What is a mixture?
In chemistry, a mixture is a material composed of two or more components joined together physically, but not chemically. This means that no chemical reaction occurs between them, that is, each component maintains its identity and chemical properties, even in the case where we cannot distinguish one component from the other.
The components or phases of a mixture are mechanically or physically linked. For this reason, its physical properties, such as the boiling or melting point, are often altered.
However, since permanent chemical changes do not occur, it is possible to use physical separation mechanisms to extract each of the components from a mixture. Such physical mechanisms are usually thermal (when they involve heat) or mechanical (when they involve displacement or movement).
Mixtures are mixed forms of matter that are extremely common in everyday life, and many of the materials we use are the result of a mixing or mixing procedure. The components of a mixture can be found in different states of aggregation (solids, liquids, gases, plasmas, or combinations between them).
It may help you: Substance
Types of mixtures
Mixtures are classified based on how feasible it is to identify their different components at a glance.
- Homogeneous mixtures. They are those in which the components cannot be distinguished. They are also known as solutions, and are made up of a solvent and one or more solutes. And as we have said, the phases are impossible to identify with the naked eye.
- Heterogeneous mixtures. They are those in which the components can be easily distinguished, because they have a non-uniform composition, that is, their phases are integrated unevenly and irregularly, and therefore it is possible to distinguish their phases with relative ease. Depending on the particle size of its components, we can talk about two types of heterogeneous mixtures:
- Coarse mixtures or coarse dispersions. They are those in which the size of the particles is noticeable with the naked eye.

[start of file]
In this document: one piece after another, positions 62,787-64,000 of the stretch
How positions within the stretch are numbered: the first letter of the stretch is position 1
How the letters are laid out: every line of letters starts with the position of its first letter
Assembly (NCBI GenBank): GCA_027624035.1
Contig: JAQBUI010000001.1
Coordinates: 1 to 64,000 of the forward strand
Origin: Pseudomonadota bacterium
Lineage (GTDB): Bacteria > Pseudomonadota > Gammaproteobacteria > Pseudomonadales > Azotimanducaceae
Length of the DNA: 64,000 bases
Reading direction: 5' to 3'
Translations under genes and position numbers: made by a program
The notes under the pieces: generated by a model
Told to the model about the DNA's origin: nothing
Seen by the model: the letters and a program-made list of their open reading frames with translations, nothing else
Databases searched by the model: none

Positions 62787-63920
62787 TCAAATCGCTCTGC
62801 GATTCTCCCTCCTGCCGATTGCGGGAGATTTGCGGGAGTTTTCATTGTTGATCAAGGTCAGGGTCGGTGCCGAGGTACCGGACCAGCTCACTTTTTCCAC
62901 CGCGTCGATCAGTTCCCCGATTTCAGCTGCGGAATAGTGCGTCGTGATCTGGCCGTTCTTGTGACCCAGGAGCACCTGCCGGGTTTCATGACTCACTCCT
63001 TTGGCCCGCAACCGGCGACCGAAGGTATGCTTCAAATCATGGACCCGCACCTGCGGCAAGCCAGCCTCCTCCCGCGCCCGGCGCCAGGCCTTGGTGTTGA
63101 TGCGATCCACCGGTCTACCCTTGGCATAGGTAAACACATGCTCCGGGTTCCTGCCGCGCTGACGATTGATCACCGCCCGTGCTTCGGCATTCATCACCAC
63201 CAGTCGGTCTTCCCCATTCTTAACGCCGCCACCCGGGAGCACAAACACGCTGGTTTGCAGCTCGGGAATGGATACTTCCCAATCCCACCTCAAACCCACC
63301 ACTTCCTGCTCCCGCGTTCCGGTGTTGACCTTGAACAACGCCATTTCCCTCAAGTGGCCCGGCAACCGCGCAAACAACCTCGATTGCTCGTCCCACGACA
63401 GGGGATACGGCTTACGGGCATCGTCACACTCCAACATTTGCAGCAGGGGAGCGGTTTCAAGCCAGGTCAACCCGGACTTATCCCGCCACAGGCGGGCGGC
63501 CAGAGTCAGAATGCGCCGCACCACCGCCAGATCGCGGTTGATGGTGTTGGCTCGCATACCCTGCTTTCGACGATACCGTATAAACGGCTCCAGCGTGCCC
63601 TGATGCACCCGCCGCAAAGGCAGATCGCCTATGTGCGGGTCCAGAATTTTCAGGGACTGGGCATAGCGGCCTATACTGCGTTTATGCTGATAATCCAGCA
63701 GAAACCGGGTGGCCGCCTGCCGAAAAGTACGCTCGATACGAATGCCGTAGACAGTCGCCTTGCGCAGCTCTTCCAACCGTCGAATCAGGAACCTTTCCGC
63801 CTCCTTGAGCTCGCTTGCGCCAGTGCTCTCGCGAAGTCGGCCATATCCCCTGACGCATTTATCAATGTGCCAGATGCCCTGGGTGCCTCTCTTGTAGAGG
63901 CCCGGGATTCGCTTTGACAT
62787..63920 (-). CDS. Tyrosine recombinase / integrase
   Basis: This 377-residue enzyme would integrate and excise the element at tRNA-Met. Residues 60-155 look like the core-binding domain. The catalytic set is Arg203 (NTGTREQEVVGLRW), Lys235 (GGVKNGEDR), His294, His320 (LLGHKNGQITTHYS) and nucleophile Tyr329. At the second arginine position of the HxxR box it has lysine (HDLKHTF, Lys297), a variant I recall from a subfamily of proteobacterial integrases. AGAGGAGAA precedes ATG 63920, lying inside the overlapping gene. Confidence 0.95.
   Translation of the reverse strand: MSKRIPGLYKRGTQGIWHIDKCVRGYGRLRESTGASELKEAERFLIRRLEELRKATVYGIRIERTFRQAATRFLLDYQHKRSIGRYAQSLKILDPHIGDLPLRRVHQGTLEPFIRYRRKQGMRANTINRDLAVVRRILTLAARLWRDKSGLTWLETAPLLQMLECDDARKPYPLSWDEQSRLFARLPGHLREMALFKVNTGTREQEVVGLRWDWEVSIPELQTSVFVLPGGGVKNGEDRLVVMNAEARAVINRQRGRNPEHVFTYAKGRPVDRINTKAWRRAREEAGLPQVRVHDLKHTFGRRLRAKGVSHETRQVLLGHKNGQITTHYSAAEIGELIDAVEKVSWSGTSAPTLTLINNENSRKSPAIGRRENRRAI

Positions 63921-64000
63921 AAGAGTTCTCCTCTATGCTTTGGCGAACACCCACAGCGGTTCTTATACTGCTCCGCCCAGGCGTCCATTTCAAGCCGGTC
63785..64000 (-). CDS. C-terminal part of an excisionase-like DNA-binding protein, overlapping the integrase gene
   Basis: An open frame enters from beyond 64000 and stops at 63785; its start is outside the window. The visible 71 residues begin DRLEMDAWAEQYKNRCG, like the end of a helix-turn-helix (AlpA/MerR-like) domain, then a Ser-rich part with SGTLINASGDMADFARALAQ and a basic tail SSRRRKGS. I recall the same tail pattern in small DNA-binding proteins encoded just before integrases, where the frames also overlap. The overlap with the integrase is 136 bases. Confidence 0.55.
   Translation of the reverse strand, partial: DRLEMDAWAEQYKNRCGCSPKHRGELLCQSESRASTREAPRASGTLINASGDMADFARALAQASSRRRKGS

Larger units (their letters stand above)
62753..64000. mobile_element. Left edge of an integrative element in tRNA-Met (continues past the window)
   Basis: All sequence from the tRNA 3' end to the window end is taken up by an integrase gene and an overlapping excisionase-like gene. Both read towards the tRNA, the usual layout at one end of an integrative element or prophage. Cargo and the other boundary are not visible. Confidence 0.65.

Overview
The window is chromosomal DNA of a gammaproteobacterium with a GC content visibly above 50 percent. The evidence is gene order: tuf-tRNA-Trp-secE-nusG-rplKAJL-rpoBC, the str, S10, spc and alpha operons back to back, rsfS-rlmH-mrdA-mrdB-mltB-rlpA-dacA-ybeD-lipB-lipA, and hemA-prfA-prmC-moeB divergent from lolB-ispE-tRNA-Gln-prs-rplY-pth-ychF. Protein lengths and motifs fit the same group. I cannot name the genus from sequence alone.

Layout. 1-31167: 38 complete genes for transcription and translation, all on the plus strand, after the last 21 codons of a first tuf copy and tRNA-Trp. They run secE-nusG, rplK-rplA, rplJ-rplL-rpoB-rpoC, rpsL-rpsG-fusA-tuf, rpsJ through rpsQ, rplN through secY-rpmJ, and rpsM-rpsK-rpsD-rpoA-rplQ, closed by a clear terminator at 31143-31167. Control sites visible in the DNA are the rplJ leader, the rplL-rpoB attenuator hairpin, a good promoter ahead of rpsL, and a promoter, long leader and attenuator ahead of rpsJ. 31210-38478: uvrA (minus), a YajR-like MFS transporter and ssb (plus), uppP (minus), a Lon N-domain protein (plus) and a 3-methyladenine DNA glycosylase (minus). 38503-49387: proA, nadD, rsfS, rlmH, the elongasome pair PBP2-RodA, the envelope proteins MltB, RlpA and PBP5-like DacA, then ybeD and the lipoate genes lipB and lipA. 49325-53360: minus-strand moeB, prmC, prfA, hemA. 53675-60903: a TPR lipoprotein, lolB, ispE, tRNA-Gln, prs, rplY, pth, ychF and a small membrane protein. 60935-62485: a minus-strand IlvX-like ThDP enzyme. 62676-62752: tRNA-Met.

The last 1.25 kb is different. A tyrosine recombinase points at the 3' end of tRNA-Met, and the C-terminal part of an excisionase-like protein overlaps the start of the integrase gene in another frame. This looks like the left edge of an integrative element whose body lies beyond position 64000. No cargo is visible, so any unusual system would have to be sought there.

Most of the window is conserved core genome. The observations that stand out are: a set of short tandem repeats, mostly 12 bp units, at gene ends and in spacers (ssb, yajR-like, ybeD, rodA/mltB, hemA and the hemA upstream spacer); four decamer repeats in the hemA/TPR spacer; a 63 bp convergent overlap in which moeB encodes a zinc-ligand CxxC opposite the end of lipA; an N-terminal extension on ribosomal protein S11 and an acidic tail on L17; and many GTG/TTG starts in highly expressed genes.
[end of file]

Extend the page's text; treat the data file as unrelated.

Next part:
- Suspensions or colloids. They are those in which one phase is normally fluid (gaseous or liquid) and the other is composed of particles (generally solid) that remain suspended and deposit over time.
Examples of homogeneous mixtures
Below we present some examples of homogeneous mixtures:
- The air . The common gas that we breathe daily is a mixture of pure gaseous substances (such as oxygen, nitrogen and argon, among others) that are impossible to perceive with the naked eye and that, together, are usually odorless.
- Alcoholic beverages. Like cocktails, they consist of two or more liquids (or even solids) mixed until they acquire a uniform appearance and, although we can taste their components, we cannot identify them with the naked eye.
- Sugar water. What we usually give to people who decompensate is a dilution of a solid (sugar) in a liquid (water), to the point that the difference cannot be seen.
- Metal alloys. Like the stainless steel from which some knives are made, they are obtained by mixing iron with carbon and other metal components, so that the mixture acquires the combination of their properties. To do this, they must be melted to a liquid state, then mixed and allowed to solidify.
- The amalgams. As used by dentists in the past, they were usually a mixture of mercury and some other metal, converted into a uniform and malleable paste, which then hardened as it solidified.
- Shaving foam. It is a mixture of water, soaps, glycerin and menthol, often accompanied by gases (if it comes in a spray).
- The blood. It is also a homogeneous mixture of an immense number of liquid, solid and gaseous compounds, which we appreciate simply as a more or less thick red liquid.
Examples of heterogeneous mixtures
These are some examples of heterogeneous mixtures:
- Aerosols. Like deodorants or spray paint, they are made up of a mixture of liquid and gas, which are ejected from the container at the same time, but then the gas disperses and the liquid remains on the sprayed surface. It is a colloidal mixture.
- Gravel or gravel. It is a mixture of two or more types of stone in small pieces, which can be distinguished with the naked eye. It is a case of coarse dispersion.
- A salad. It is another perfect example of coarse dispersion, since we can see each of its components with the naked eye but they all work together: vegetables, oil, fruits, sometimes meats, etc.
- Water and oil. It is also an example of a heterogeneous mixture in which we can identify both phases, although in this case it is a liquid-liquid suspension.
- Some medications. In whose packaging it is suggested that we shake them before use, they are cases of suspensions in which the solid precipitates to the bottom over time, and that is why we must shake it so that it dissolves again, making the distinction between one and the other temporarily negligible. .
- The concrete. It is a mixture of water, sand and cement in specific proportions that, once solidified and dried, acquires its hardness and uniformity.